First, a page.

I had planned to take it easy this weekend. After five weekends in a row with a lot of driving and a lot of golf, I wanted to decompress a bit. My plan was to take a half day off of work on Friday and play in the afternoon, then have all of Saturday and Sunday to myself to relax and maybe do some cleaning around the house.
Well, that didn’t quite happen. Friday went as planned. I went over to Mile Square Park in Fountain Valley to play the Classic course there. I had made a 12:07 tee time and got in contact with some guys from Greenskeeper.org to get a foursome together. We had a good time out there on a perfect day weather-wise. I was never really on my game Friday, so it wasn’t quite as “satisfying” a round as I wanted. I think that’s what led to Saturday’s events. More on that later.
Mile Square Golf Course • Fountain Valley, CA • 6/29/12
I had played the Players course here many years ago. I don’t remember being too impressed with it. Pretty basic muni layout, but Mile Square has always been a bit more expensive than other similar courses in Orange County like Costa Mesa and Willowick. So I was never in any hurry to get back and play the Classic course, but this Friday seemed like a good opportunity to finally check it off my list.
It was surprisingly uncrowded out there, so we teed off on time with no groups directly in front of us. We played at a nice leisurely pace and finished in just about four hours, which is rare to find on an OC course on a Friday afternoon in summer.
The course itself was pretty much what I expected from playing the other course before. Very flat without too much trouble to get into. There are plenty of trees on the course, but you really have to spray it to bring them in play. Only a few water hazards and not a ton of sand traps, so it’s pretty forgiving out there. The course was in solid shape from tee to green. Mostly green out there with some patchy/dead areas here and there. Nothing that really affected play. The greens were very nice. They were soft and held well on approaches, but smooth rolling on putts.
Overall, it was a decent course in pretty good shape. For my money, I would still rather play Costa Mesa or even Willowick even with the crowds they attract.
Some pictures from Mile Square Golf Course (Classic) (6/29/12):
After an unsatisfactory round as far as my playing went, I got home Friday night and began snooping around on GolfNow.com, searching for a good deal on Saturday. There wasn’t anything that intrigued me too much, so I went to bed and decided to enjoy the relaxing weekend I had planned. By the time I got up Saturday morning, I was already getting antsy. So I began searching online again in search of a deal.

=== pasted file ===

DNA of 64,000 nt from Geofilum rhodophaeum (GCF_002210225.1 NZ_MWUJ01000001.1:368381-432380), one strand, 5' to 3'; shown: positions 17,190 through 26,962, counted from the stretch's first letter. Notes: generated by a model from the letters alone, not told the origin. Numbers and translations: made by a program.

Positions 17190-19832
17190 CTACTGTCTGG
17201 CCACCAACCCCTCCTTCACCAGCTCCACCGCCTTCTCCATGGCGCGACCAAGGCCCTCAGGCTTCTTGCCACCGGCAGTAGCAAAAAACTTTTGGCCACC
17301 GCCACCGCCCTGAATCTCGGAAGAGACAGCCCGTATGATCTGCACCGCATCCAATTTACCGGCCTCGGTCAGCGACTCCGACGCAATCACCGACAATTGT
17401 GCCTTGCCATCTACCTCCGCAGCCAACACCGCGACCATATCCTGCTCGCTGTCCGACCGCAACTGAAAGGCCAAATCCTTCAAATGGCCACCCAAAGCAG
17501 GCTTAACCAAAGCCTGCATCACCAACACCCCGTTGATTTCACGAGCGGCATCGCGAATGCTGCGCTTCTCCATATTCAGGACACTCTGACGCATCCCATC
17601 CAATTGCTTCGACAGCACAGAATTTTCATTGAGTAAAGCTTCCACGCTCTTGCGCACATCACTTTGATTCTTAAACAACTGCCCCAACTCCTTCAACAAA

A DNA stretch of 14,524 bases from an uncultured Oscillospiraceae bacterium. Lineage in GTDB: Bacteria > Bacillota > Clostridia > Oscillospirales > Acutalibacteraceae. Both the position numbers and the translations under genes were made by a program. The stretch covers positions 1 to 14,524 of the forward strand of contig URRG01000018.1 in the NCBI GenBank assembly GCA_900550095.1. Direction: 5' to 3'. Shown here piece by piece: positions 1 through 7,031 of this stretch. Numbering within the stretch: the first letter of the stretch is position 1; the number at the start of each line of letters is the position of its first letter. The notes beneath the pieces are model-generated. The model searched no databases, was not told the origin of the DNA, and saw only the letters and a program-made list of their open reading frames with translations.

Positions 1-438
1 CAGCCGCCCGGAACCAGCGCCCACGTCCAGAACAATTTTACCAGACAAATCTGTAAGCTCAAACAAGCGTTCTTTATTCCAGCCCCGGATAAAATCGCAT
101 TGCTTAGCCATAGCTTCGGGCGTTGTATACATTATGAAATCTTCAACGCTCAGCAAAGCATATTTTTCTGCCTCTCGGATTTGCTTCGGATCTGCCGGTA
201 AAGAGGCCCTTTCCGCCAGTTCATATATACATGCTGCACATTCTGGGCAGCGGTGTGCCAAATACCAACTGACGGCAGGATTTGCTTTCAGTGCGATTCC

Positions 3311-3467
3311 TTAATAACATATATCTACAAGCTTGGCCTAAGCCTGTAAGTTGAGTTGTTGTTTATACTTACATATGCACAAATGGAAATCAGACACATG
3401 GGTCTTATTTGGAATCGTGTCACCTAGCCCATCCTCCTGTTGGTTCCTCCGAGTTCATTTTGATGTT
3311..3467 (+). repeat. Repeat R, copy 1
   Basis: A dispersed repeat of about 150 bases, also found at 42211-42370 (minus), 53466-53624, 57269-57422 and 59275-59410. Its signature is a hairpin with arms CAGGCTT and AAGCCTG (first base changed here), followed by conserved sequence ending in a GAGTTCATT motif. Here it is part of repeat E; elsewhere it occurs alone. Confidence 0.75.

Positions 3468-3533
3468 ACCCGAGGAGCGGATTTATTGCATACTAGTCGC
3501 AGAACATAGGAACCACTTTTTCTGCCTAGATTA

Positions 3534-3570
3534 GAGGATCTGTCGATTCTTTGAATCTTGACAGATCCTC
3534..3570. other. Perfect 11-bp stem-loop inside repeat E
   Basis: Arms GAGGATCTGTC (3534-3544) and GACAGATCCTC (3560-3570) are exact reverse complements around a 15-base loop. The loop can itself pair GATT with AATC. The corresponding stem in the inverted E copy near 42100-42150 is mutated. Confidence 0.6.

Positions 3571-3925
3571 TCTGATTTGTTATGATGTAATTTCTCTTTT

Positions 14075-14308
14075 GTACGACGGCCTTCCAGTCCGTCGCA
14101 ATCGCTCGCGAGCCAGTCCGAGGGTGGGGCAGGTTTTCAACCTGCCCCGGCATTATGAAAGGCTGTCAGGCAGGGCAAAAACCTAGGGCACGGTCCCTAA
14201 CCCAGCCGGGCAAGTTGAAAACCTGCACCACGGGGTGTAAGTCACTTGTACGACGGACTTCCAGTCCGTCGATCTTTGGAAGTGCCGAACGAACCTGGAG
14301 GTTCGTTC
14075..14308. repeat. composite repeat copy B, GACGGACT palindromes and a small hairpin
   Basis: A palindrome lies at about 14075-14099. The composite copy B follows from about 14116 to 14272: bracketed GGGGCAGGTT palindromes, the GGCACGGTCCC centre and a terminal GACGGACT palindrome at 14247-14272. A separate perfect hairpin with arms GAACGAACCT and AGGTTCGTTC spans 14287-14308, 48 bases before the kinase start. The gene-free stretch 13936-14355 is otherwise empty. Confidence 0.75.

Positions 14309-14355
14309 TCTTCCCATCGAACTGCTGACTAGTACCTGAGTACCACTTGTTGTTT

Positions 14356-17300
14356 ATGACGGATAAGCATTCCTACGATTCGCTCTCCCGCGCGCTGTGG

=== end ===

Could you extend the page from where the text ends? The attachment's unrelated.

Then I found a “Hot Deal” on GolfNow at Lake San Marcos (the regulation Country Club course, not the executive layout there). It was listed at $23.99 for a 11:37 tee time. I knew this course was nothing too exciting, but that was a great deal. Not a super long drive (a little under an hour) and so cheap that even if it sucked, I wouldn’t be out too much.
However, when I went to book the time, GolfNow was giving me error messages. I ended up having to call them and during the time that I did, the deal actually went down to $19.99. I was able to book it on the phone for that price (after about 20 minutes of going back and forth with the representative).
Lake San Marcos Resort & Country Club • Lake San Marcos, CA • 6/30/12
Editor’s Note: Since the posting of this review, this course has changed its name to St. Mark Golf Club.
From the parking lot, I was kind of impressed when I got there. Big clubhouse that looked pretty nice from the outside. Then, when I turned the corner and saw the course, I was less impressed. Very brown out there and the couple of holes I could see looked quite boring. I was paired with another single and a twosome and we teed off a little after our time. We never had anyone in front of us, but despite my best efforts to keep a good pace going, our group was playing slow. We did finish in about 4.5 hours, but that should have been better.
With the exception of the greens, the conditions out there are horrible. Not much green grass to be found in the fairways or rough. Mostly dead or hardpan areas throughout. The rough wasn’t good either, except around the greens it was decent (though you never knew what to expect from your lie). There were actually a couple of holes on the back nine where the fairways were in relatively nice condition, but the rest were downright awful. The greens, however, were excellent. They were the only saving grace of this course. Very soft and smooth, and they rolled pretty quickly. It definitely paid to be below the hole here.